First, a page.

By Megan Viste
Two new signs have recently been placed along Valley Boulevard near Omar Street prohibiting Cal Poly Pomona students from parking in the residential area as a result of neighborhood residents complaining to the university and the city about the issues it has caused for them.
Approximately two months ago, in late February, the university received an email from residents of the neighborhood listing issues the community has experienced with the influx of CPP students parking in the vicinity.
“We got complaints from the community, the residents of the neighborhood, that Cal Poly Pomona students were parking in the neighborhood and it was being disruptive to the community in general,” said Michael Biagi, director of Parking and Transportation Services.
However, it is not within CPP’s ability to act on the complaints since the issues are not occurring on campus property. As a result, the complaints have been taken to the city of Pomona.
Residents have complained about their trash cans being moved from the street up onto the sidewalks on trash day. Students then proceed to park in front of the trash cans. This action prevents waste management from collecting residents’ trash.
Pomona resident Broc Sandelin stated in an email sent to CPP that one of his sprinkler heads was broken in the process of his trash can being moved onto his yard to gain a parking spot in front of his house.
There have also been complaints that cars are parked so close to the trash cans left in the street that notes from the neighborhood trash collectors have been found stating that they were unable to pick up the trash due to inaccessibility caused by the close proximity of vehicles to the trash receptacles.
The issues of neighborhood cleanliness continue as residents complained that CPP students have ignored signs prohibiting parking on street sweeping days. Residents claim that parked student vehicles in the neighborhood on sweeping days has prevented their streets from being swept in their entirety for months.
Tickets have been issued due to the various infractions but appear to do little to resolve the issue.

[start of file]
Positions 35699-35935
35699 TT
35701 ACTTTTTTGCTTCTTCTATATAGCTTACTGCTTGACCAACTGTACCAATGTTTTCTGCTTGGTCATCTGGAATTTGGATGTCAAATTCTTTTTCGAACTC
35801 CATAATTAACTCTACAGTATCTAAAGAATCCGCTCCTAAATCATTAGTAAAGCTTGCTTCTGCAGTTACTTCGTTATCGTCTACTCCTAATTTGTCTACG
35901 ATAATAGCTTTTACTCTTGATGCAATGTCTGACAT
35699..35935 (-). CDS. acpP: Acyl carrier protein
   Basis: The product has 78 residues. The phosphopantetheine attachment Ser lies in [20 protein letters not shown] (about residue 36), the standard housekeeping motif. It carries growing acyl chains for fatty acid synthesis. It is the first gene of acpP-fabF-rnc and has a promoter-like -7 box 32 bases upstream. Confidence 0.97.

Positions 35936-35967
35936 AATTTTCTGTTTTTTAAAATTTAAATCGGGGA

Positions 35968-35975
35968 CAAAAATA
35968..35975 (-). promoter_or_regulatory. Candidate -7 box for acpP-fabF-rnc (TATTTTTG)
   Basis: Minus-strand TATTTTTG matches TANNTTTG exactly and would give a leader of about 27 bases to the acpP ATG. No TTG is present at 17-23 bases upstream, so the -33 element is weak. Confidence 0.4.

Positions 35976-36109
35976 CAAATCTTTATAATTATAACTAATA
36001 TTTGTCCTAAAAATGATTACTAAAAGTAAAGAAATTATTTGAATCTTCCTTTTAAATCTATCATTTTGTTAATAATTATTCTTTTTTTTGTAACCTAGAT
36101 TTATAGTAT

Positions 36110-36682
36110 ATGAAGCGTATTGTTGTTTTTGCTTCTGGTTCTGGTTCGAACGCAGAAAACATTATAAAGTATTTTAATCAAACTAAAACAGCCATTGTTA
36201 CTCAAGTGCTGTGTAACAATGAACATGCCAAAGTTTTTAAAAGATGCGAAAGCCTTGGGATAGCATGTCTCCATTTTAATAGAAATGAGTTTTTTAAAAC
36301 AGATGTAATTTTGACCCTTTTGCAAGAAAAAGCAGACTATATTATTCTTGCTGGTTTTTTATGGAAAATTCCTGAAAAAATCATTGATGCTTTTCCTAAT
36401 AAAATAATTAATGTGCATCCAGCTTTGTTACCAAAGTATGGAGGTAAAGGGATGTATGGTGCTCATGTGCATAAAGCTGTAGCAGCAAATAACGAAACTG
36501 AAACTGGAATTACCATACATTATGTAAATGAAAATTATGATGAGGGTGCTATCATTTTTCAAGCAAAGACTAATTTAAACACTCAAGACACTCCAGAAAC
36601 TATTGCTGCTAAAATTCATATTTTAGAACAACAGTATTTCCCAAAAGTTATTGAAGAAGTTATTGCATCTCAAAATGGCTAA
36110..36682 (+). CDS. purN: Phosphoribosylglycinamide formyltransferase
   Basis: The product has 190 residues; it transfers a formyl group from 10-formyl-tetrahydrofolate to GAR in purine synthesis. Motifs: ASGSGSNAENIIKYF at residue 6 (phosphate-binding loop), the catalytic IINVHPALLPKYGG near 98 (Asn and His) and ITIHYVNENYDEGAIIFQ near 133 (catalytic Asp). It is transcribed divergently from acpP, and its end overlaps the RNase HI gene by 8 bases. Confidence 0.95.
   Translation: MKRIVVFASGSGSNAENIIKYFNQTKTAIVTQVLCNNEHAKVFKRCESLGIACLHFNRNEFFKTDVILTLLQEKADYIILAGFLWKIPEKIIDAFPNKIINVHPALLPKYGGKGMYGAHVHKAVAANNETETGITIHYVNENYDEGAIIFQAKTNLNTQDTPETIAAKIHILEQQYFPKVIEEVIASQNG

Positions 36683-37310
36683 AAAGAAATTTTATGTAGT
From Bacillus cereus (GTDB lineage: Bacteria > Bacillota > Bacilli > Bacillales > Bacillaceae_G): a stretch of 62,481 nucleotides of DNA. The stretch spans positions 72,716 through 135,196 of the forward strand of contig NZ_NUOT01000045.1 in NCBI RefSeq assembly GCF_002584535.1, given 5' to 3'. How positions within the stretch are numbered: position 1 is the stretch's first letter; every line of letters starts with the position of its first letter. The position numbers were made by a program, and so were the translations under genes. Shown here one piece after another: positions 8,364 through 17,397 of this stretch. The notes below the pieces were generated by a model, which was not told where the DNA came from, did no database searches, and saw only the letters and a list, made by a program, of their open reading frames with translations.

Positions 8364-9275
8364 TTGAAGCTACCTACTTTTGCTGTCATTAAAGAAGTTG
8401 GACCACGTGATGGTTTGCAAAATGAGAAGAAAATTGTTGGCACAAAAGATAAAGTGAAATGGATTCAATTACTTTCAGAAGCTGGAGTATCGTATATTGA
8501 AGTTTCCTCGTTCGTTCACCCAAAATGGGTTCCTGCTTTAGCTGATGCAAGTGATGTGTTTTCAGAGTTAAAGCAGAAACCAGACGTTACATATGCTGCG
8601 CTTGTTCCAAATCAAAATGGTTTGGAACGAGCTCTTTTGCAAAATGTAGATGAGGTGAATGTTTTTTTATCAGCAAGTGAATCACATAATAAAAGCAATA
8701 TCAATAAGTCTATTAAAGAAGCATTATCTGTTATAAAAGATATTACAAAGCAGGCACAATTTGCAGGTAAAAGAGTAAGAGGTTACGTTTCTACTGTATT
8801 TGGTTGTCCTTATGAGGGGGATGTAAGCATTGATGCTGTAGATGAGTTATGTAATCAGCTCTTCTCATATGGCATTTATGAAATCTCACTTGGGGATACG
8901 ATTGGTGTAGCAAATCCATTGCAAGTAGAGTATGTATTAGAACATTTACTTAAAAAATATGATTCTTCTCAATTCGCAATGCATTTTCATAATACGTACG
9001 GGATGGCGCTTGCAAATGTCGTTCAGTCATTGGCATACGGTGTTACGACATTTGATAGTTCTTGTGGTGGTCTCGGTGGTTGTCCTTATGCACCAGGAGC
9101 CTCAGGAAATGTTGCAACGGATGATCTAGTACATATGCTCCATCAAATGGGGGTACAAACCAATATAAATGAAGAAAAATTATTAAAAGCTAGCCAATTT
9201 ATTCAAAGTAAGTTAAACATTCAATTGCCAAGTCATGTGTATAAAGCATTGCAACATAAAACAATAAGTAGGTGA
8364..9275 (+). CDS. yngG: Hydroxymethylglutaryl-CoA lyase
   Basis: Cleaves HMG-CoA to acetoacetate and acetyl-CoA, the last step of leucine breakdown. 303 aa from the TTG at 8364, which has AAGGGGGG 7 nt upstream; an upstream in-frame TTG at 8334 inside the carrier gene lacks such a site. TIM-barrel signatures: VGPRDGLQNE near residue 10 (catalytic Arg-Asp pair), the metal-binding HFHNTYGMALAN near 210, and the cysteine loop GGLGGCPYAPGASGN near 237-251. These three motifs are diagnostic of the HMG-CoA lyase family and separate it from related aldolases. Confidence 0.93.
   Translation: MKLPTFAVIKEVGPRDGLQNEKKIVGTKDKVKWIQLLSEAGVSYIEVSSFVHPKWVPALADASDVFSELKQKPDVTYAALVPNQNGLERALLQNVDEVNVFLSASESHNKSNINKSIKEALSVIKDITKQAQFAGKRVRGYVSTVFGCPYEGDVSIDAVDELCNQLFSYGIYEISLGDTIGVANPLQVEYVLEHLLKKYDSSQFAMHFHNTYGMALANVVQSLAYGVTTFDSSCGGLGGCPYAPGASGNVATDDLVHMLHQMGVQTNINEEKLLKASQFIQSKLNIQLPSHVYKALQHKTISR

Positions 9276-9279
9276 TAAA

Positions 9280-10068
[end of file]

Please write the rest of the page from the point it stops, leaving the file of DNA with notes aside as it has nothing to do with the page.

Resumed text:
“The parking officer comes by around 7:45-8 [a.m.] to give tickets, and by 8:30 [a.m.], the street is full of cars again and our street does not get cleaned,” said Sandelin in the email to CPP. “Add this to all the trash [“] the students throw out and do not pick up when they are parked there and this is getting seriously out of hand.”
Residents are also concerned that the student vehicles parked in their neighborhood leave little street parking for their guests and them to park.
The city of Pomona has notified residents that they have the option to petition to make the neighborhood a permit parking only area, but that would require residents to pay for a permit to park in front of their own houses. This would also mean the addition of less than aesthetically pleasing street signs stating that a resident permit is required to park on the street.
Residents also expressed concern for students’ safety when they cross the street coming to and from campus, as there are no crosswalks available along Valley Boulevard.
“The speed limit on Valley [Boulevard] is 45 miles per hour,” said resident Jenna Henderson in an email to the university. “Cars often go at least 55 [miles per hour] and there is no crosswalk for students to safely cross the street. Cal Poly [Pomona] students are parking and crossing back and forth over this dangerous stretch of road near a train track.”
Pomona resident Bill McAdams also expressed concern for pedestrian safety due to the traffic brought on by students rushing to make it to class on time.
“I’m out here only because I had an operation and the doctor told me to walk for exercise,” said McAdams. “I don’t like this one bit. I’ve been nearly hit every day I come out here: skateboards, bicycles, people walking and reading something on their electronics ” it’s a big bother.”
Students parking in the residential area has continued, according to residents, despite the placement of the “no parking” signs. It is not known whether the city of Pomona plans to take any further action on the issue.
“The police department is trying this effort to help our students understand that we need to be respectful neighbors of the residents that live in that community,” said Biagi.
Jacqueline Estrada / The Poly Post
A sign near Valley Blvd. prohibiting parking
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